2018 SCC Vol. 4 May 28, 2018 Part 5

Election — Democracy and General Principles — Criminalisation of politics/Electoral Reform: Information regarding sources of income of electoral candidates/legislators and their associates would help voter to make informed choice and hence, is part of his fundamental right. Disclosure of movable and immovable assets is already a requirement under Form 26 as subs. w.e.f. 1-8-2012. Non-disclosure of assets and sources of income of candidates/legislators and their associates constitutes corrupt practice amounting to undue influence since it is attempt to suppress, misguide and keep people in the dark. In case of undue accretion of assets of legislators/politicians and their associates/dependants without bearing any relationship to their known sources of income, the only logical inference is that there is some abuse of legislator’s constitutional office. Such abnormal growth of assets not always because of illegal activity but could also be due to improper activities like (i) availing huge amounts of loan for allegedly commercial purposes from public financial institution which become nonperforming assets (NPAs) and despite which they secure huge loan amounts again; and (ii) securing contracts of high monetary value from Government or corporations controlled by Government. It is necessary to of curb such activities. [Lok Prahari v. Union of India, (2018) 4 SCC 699]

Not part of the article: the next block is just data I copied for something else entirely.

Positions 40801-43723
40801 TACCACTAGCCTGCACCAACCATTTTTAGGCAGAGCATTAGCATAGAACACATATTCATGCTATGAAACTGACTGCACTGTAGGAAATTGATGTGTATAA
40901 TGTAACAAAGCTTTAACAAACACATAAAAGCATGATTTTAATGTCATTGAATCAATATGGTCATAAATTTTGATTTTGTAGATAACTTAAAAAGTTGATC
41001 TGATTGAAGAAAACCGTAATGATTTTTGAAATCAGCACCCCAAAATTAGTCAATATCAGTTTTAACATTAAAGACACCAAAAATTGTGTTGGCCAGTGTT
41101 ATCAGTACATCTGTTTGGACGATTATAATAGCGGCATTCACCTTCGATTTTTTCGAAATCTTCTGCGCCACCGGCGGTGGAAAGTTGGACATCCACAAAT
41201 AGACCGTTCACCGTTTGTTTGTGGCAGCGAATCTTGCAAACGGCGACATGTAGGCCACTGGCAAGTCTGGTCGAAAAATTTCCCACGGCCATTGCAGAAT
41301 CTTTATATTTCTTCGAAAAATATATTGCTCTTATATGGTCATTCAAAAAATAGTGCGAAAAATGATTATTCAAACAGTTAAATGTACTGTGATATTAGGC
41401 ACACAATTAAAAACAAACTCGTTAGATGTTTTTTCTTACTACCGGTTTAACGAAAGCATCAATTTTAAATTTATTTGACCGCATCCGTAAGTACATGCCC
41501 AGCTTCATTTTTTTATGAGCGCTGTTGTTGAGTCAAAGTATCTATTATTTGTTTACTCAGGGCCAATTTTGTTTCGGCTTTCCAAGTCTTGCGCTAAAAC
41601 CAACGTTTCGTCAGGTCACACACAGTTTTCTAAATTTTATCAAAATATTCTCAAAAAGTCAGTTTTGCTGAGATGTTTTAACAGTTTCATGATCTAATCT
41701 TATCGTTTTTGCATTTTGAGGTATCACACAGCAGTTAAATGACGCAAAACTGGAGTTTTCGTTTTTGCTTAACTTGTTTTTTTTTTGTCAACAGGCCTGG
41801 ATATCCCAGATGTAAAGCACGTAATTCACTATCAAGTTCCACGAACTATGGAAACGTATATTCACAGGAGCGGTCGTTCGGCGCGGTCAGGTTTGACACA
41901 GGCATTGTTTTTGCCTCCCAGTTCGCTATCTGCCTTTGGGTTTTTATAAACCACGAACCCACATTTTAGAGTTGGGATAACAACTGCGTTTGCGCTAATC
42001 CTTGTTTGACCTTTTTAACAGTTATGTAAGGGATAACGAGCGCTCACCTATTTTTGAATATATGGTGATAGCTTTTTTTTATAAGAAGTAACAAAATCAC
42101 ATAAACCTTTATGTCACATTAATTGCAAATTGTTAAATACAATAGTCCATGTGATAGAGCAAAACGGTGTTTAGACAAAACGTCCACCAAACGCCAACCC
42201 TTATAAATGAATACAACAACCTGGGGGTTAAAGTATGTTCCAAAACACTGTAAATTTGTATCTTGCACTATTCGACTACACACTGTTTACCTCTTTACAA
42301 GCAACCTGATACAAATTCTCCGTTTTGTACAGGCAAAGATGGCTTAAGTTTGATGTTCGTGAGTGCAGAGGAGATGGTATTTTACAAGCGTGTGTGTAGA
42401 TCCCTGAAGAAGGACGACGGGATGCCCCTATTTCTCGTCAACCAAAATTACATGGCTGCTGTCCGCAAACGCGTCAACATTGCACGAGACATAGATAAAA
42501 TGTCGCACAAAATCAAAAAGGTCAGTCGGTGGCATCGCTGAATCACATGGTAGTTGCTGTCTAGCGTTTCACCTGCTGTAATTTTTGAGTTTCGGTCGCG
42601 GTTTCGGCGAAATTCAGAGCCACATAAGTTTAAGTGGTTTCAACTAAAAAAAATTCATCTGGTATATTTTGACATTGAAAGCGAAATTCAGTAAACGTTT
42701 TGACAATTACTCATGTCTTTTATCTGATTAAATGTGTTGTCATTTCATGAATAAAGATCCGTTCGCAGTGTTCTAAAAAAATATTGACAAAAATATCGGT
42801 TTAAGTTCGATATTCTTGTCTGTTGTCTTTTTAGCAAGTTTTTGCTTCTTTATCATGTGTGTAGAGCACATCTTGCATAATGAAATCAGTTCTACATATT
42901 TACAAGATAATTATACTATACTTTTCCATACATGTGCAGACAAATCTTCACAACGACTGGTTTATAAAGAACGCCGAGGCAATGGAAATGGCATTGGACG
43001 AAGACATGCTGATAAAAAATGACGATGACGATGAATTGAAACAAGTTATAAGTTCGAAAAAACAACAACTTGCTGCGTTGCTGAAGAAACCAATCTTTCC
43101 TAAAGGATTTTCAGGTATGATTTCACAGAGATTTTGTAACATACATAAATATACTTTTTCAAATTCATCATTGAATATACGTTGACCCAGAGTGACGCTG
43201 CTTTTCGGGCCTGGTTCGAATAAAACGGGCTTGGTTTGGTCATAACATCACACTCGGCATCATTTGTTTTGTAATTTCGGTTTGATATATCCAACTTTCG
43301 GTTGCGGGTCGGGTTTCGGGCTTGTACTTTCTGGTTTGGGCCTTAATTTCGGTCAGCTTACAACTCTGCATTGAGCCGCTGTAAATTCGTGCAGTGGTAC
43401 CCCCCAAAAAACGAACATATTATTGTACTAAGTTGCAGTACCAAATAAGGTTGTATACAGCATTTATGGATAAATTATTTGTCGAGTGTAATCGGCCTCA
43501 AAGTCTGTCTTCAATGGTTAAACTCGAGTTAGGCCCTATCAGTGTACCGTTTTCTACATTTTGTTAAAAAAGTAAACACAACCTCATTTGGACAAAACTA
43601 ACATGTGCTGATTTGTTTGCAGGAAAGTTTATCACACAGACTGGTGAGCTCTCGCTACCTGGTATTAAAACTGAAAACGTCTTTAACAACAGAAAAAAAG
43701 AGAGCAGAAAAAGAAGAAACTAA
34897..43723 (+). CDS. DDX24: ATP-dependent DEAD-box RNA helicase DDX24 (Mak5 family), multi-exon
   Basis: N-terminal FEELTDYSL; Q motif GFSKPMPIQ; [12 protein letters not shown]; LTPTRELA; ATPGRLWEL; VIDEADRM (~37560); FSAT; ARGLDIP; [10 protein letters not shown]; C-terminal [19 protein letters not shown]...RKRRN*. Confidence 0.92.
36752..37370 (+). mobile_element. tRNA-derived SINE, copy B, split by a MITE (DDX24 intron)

Banking Regulation Act, 1949 — S. 21-A — Debts due to banks by agriculturists — Law applicable — Validity and extent of applicability of S. 21-A of 1949 Act vis-à-v-is State Debt Relief Acts: S. 21-A is valid as in pith and substance, S. 21-A relatable to Sch. VII List I Entry 45 of the Constitution. However, insofar as S. 21-A of 1949 Act incidentally encroaches upon relief of agricultural indebtedness, which is covered in Sch. VII List II Entry 30 of the Constitution, it will not operate to the extent that State Debt Relief Acts cover relief of agriculturists from debts due to banks. S. 21-A will not operate in States where there is a State Debt Relief Act which deals with relief of agricultural indebtedness and where State Debt Relief Act covers debts due to “banks”, as defined in those Acts. In States where State Debt Relief Act does not apply to banks at all, S. 21-A will apply in such States. In States where State Debt Relief Act applies only to certain specified banks, S. 21-A will apply only in respect of loans made to agriculturists where such loans are given by banks other than banks specified or covered by State Debt Relief Act concerned, as the case may be. [Jayant Verma v. Union of India, (2018) 4 SCC 743]

Civil Procedure Code, 1908 — S. 89 — Reference of dispute for arbitration: When there was no arbitration agreement between the parties, reference of dispute for arbitration in the absence of a written memo/joint application is not permissible, even when the counsel of the parties consent to the same. For reference of the parties to arbitration, oral consent given by the counsel without a written memo of instructions does not fulfil the requirement under S. 89 CPC. [Kerala SEB v. Kurien E. Kalathil, (2018) 4 SCC 793]

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